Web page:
Sunday, September 25, 2016

Joy in the Morning

Awhile back, I wrote a blog post about this time of year--and how tough it is for me and my family. On September 29th Mom will be dead 10 years; on October 1st my sister Maureen will be gone an unbelievable 35 years. It's hard to identify with folks who love these early autumn days. For a long time now, these days have been filled with sadness and bittersweet memories (and, sadder, with the awareness of all the memories that have faded). Longing to see my much-loved ones again, to hear their voices. Marking the world events that have transpired since their passing (even, in Mo's case, the fashion trends that have come and gone:-) Everything has changed, in some cases utterly, since they walked the earth.  

Mom, Mo and Me

But on Friday, September 23rd, the week that has been marked by melancholy became a time of the greatest happiness. Peter Britten Seyfried, my second grandson, was born. And tiny Peter reminded me, reminded us, that beautiful and amazing new life still happens, even in the waning of the year. From now on, I will still recall the losses of course, but I will also remember the gains--the addition of an amazing daughter-in-law and now two precious grandchildren to our gang. Peter's birth is a triumph of hope over despair, a vote of confidence that this crazy mixed up world can become a little less crazy.

Our lives on this planet will end at some point, sooner or later. That much we know. But for now, we can choose to live with optimism, and do what we can to improve the bad situations. We can choose to embrace our existence, working to ease others' pain, to correct injustice, to leave our world a better place because we have been here. The popular Christian query WWJD? (what would Jesus do?) should be much more than an empty catchphrase. Because, deep down, we know what Jesus would do, don't we? Jesus would heal the sick and lonely. Jesus would offer refuge to the homeless. Jesus would forgive, unconditionally. Jesus, in every single instance, would show love and compassion. So maybe the question becomes: WSWD? (what should WE do?) And do we have the courage to do it? 

Peter, Elise, Joanie and Mo

I hold my little miracle in my arms on this early autumn day, a miracle that has done so much to redeem a time that has been sad for so long. I am inspired to help make this a wonderful world for Peter, and Aiden, and all the babies. I hold my grandchild and know that others hold him, too. A mom named Joanie--she holds Peter right along with me now. A girl named Maureen, who always wanted babies of her own but was taken much too soon--she too embraces our newest family member.  And as I stand, surrounded by love on earth and in Heaven too, I remember a Biblical promise: Weeping may endure for a night, but joy comes in the morning.

Friday, September 2, 2016

It just arrived in the mail--the amazingly small box from containing an even smaller vial into which I will spit. The sealed, saliva-filled vial will be sent off for DNA testing and I will finally learn the truth: I am part Martian. Seriously, though, I am eager to get info about my forebears, if only to reassure myself that I have interesting relatives that go waaaaay back. At least I hope they are interesting. Famed artists come to mind, as do royals and war heroes. I'd even take a major criminal! Just don't let me have sprung from a long, dreary line of "average" people! I guess I’ll find out soon enough.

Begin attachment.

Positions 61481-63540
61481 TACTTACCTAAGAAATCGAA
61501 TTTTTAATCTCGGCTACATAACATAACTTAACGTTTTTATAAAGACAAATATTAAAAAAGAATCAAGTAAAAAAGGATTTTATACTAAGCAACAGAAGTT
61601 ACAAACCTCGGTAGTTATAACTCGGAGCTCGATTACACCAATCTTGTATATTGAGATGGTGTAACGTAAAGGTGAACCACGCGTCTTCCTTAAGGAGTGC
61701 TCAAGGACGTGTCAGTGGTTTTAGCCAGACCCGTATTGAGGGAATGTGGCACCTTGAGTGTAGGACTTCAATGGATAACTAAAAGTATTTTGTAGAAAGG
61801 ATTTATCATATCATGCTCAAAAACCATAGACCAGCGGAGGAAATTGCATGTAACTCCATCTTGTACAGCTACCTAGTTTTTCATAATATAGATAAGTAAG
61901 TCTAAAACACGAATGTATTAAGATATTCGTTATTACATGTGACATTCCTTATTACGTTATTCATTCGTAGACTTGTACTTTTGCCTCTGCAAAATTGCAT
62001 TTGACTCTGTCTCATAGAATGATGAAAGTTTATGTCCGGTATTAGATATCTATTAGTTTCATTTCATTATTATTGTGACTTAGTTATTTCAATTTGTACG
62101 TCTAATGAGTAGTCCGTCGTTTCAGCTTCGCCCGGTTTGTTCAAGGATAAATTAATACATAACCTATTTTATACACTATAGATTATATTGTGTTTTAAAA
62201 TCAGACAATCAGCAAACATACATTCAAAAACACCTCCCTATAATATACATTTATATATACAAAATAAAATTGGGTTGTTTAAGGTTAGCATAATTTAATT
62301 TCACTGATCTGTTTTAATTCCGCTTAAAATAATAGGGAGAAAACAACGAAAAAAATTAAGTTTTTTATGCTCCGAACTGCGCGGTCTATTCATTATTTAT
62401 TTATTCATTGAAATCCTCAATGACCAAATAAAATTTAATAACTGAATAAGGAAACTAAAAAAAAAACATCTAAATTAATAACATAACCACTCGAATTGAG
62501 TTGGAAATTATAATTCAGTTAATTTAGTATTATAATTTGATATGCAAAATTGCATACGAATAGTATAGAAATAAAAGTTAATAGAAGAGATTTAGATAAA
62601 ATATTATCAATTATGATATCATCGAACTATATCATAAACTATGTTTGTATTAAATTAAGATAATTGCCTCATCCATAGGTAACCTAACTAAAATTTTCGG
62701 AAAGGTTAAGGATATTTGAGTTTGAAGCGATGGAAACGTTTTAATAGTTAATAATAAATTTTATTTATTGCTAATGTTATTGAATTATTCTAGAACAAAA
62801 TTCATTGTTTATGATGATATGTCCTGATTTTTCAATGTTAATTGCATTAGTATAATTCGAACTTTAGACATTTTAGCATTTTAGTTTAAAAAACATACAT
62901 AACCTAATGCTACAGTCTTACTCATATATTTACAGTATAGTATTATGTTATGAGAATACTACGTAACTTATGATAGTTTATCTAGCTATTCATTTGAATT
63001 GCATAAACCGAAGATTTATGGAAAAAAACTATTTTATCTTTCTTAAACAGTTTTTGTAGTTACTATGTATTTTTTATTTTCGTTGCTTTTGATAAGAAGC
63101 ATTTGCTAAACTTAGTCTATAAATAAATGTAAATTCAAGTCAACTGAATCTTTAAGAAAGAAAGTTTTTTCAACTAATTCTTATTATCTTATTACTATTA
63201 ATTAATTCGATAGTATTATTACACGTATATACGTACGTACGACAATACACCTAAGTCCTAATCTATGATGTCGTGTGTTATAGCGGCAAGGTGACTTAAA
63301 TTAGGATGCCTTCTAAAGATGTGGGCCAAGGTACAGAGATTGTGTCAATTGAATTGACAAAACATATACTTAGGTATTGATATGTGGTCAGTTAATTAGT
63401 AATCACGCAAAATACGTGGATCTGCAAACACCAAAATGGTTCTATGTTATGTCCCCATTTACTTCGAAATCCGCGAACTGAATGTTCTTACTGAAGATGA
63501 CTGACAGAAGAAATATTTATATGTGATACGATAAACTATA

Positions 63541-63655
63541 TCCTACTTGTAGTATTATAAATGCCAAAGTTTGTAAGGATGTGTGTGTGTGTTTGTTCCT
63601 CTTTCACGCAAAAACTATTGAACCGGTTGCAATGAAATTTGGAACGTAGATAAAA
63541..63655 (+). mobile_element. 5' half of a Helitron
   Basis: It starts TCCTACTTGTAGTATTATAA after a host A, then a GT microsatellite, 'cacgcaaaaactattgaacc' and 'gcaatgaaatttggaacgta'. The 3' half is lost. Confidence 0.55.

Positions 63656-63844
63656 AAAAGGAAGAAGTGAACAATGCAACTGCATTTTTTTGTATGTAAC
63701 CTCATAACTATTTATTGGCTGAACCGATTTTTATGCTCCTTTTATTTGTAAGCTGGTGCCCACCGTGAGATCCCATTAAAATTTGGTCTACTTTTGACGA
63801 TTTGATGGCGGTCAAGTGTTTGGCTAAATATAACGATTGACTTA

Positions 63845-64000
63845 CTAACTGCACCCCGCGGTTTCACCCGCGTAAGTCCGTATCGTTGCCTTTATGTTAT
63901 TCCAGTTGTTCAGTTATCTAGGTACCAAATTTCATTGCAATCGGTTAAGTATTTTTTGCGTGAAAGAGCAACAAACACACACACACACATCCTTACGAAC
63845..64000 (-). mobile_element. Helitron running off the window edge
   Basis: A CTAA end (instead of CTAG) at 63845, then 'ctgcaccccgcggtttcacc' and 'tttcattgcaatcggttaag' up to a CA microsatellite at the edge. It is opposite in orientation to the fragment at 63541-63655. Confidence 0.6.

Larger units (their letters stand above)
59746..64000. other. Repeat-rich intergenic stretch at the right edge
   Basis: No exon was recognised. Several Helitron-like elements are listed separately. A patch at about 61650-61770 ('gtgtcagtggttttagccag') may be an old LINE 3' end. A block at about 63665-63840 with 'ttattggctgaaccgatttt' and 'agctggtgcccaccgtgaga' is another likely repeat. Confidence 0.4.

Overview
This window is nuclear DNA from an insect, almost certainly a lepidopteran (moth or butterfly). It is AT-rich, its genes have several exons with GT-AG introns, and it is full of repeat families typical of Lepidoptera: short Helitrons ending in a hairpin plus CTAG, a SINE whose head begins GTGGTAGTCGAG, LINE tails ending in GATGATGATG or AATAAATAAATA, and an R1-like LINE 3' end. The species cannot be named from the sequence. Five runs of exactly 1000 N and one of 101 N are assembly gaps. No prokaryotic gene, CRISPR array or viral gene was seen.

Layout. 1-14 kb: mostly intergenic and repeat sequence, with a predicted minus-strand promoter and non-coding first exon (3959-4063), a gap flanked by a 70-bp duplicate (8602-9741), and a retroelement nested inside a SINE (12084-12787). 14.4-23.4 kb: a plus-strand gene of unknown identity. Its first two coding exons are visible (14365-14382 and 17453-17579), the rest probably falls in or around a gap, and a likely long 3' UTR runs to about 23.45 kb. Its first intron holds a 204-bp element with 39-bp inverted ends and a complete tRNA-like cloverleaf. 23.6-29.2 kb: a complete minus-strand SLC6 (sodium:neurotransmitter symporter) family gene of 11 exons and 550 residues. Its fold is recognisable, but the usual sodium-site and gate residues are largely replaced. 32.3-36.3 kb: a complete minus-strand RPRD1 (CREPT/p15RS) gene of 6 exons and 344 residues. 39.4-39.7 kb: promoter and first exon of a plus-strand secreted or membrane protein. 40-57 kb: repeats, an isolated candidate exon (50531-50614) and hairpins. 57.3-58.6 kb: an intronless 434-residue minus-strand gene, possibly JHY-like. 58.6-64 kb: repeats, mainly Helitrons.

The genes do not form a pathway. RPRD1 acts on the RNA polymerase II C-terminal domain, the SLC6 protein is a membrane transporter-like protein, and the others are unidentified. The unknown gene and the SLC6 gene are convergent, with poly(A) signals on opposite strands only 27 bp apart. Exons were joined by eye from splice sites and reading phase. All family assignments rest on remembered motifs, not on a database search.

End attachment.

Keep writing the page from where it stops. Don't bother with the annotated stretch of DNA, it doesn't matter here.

I joined Ancestry last month, to trace my Irish roots on my mom's side. I know precious little: our family were the Sheridan's (hence my oldest son's name). Most of them lived in and around County Longford. My Great-grandma Minnie Sheridan emigrated to America sometime in the late 1880's. She, too, named one of her sons Sheridan (he died at age 4.) My Grandma Rose and Great-uncle Frank spent a couple of childhood years in Ireland, where they got to know their Aunt Roseanne and Uncle Felix. My mom's brother Jack and his wife traveled over there many years ago and were, I believe, somewhat successful in finding family connections. But I never learned what those connections were and honestly? Until recently I was not that curious. And my 29 years of intense parenting (I count from Sher's birth until Jules turned 18) left me with little energy to pursue this knowledge.

Becoming a grandmother has been like flipping a switch. All of a sudden, for the sake of Aiden and his sister-or-brother-to-be, our past has become very important to me, a mystery to solve, a gift to share and pass along to my precious little ones someday. I scan family photos like crazy; I gather up letters written by my own grandma and mom in hopes that my grandchildren may one day want to read them. 
Epitome of Catholic Education from 1885--Minnie's name is written in it

I'm planning to travel to Ireland with my daughters next year, to try and meet any kin remaining there. Meanwhile, my initial foray into old official records has yielded very little, mostly things I already knew. There is much more digging to be done, but I think I am going to enjoy the hunt.  Whether or not I discover anyone “notable” (though I have my fingers crossed about the late great Irish playwright Richard Brinsley Sheridan), I guess it doesn’t really matter. How “notable” will I be in a hundred years? Not very!

But I see life as a long chain, connecting us, one to another, down the centuries. Why not learn something about the people holding our hands from generation to generation, people whose looks and traits we have inherited? Why not expand our understanding of family (and we are ALL one family, when it comes down to it)?

And so I open the DNA kit. Here we go.